Before I Forget

      Fahey, Jacqueline

Before I Forget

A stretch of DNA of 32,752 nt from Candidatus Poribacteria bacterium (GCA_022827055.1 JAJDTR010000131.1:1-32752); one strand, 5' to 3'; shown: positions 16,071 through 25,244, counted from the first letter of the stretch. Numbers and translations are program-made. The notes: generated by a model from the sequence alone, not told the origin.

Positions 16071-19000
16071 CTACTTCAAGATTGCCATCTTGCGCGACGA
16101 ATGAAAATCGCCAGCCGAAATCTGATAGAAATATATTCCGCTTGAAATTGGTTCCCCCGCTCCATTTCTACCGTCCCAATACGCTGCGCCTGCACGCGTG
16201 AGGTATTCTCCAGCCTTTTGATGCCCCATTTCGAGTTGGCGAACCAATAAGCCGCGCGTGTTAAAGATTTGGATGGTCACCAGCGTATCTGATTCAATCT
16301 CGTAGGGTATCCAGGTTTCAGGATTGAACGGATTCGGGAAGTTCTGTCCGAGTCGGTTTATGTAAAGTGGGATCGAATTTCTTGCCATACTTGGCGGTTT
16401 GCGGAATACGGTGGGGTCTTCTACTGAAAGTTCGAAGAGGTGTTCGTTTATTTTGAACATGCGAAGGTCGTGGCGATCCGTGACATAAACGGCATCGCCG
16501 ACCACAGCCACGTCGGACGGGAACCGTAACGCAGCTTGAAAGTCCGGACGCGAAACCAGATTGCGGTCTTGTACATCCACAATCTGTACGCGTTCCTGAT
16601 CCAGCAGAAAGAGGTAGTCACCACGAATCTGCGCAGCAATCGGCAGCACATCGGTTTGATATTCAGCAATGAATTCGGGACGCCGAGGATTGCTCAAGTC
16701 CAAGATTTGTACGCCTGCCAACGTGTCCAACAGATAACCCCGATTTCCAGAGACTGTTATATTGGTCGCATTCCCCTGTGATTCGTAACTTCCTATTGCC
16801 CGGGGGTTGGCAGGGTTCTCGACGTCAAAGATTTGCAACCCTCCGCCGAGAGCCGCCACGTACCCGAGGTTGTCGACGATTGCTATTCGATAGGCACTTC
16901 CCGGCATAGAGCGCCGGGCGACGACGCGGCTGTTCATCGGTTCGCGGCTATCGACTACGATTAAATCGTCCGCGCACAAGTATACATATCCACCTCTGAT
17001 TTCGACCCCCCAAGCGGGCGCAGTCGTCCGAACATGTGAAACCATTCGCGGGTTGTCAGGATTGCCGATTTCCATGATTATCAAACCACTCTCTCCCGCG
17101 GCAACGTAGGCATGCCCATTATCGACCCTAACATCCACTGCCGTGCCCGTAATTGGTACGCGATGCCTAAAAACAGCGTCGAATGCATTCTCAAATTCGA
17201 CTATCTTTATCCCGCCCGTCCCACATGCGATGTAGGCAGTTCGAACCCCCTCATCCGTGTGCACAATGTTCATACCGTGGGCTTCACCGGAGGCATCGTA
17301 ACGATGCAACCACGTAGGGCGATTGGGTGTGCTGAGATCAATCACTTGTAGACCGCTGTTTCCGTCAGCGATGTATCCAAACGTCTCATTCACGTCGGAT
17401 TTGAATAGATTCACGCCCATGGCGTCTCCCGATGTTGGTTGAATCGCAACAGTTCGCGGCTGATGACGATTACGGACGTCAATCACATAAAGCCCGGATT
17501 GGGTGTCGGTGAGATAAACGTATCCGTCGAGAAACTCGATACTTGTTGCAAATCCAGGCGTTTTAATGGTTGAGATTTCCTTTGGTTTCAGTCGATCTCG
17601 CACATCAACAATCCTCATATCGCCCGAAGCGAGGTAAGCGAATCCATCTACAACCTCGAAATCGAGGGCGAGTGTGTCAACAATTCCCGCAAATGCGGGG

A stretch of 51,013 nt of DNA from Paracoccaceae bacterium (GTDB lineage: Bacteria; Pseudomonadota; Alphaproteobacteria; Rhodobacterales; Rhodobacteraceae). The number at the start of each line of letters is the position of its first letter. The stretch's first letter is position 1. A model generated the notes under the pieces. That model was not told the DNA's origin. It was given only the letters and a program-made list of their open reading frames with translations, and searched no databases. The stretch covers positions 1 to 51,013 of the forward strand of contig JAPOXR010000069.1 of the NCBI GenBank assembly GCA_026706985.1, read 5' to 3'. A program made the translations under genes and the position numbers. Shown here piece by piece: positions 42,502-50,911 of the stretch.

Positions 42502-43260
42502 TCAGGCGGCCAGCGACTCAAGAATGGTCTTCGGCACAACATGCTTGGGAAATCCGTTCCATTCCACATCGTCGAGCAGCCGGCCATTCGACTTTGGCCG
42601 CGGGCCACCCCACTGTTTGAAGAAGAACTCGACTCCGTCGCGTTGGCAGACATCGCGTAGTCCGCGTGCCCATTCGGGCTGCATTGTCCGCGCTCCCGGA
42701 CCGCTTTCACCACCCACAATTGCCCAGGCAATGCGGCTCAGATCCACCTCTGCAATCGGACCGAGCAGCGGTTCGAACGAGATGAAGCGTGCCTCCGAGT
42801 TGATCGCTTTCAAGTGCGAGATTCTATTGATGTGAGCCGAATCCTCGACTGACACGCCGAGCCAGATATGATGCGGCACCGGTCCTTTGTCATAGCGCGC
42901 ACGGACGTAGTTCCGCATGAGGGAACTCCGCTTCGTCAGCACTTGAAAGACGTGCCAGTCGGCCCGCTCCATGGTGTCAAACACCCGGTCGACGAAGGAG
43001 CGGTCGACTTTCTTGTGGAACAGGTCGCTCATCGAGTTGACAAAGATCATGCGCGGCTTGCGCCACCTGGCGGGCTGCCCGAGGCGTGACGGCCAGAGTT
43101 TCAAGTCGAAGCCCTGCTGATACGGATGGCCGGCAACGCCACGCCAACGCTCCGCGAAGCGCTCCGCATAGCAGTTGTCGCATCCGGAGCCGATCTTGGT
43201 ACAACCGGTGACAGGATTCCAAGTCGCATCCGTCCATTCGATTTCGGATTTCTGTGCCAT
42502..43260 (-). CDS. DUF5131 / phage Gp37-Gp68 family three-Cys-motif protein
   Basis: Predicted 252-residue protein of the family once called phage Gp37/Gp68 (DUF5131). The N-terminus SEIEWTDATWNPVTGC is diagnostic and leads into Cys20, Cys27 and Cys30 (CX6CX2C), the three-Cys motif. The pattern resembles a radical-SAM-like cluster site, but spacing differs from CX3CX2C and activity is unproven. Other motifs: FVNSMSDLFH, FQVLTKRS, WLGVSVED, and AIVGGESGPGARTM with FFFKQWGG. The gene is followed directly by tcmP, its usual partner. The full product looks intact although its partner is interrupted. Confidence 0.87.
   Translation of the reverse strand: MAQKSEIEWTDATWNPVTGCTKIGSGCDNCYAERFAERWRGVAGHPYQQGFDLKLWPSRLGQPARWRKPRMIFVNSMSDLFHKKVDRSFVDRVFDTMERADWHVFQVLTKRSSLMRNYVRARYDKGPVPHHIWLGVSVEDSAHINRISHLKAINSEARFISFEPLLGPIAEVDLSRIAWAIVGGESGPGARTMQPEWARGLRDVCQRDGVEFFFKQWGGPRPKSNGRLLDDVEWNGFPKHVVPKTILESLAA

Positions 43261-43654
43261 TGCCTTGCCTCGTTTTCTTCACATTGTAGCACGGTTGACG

In the tradition of romance novels, Jacqueline Fahey brought the curtain down at the end of her first memoir, Something for the Birds, after her marriage to Fraser McDonald. In Before I Forget she continues the story from this happy-ever-after moment, charting her life since 1960. While raising three daughters and many dogs, handling the deaths of her parents and battling the politics of mental hospitals, the expectations on doctor’s wives and the perils of a boozy culture, Jacqueline Fahey remained committed to her painting life – ‘the art world where I could be something like myself’. From Porirua Mental Hospital to Melbourne (where Fraser trained as a psychiatrist), Kingseat Hospital to Carrington (where Jacqueline had a run-in with Titewhai Harawira), she describes a brimming, shifting life of family, politics, ideals and art. She dwells warmly on her friendships with Rita Angus and Eric McCormick and includes a vivid account of a trip she made in 1980 to New York, where she stayed in the legendary Hotel Chelsea. After some tricky learning curves around the closure of Carrington, Fraser’s illness and a period of teaching at Elam, Fahey moves into town after Fraser’s death and – with characteristic verve and aplomb – finds new stage sets for her life, dramas and paintings. From the retrieval of contraceptive pills in the face of a raging bush fire to an account of a strange encounter with a possible CIA agent on a plane, the stories in this deliciously told memoir are those of a passionate nonconformist, a risk-taker, a woman for whom painting has always been ‘a present necessity’.
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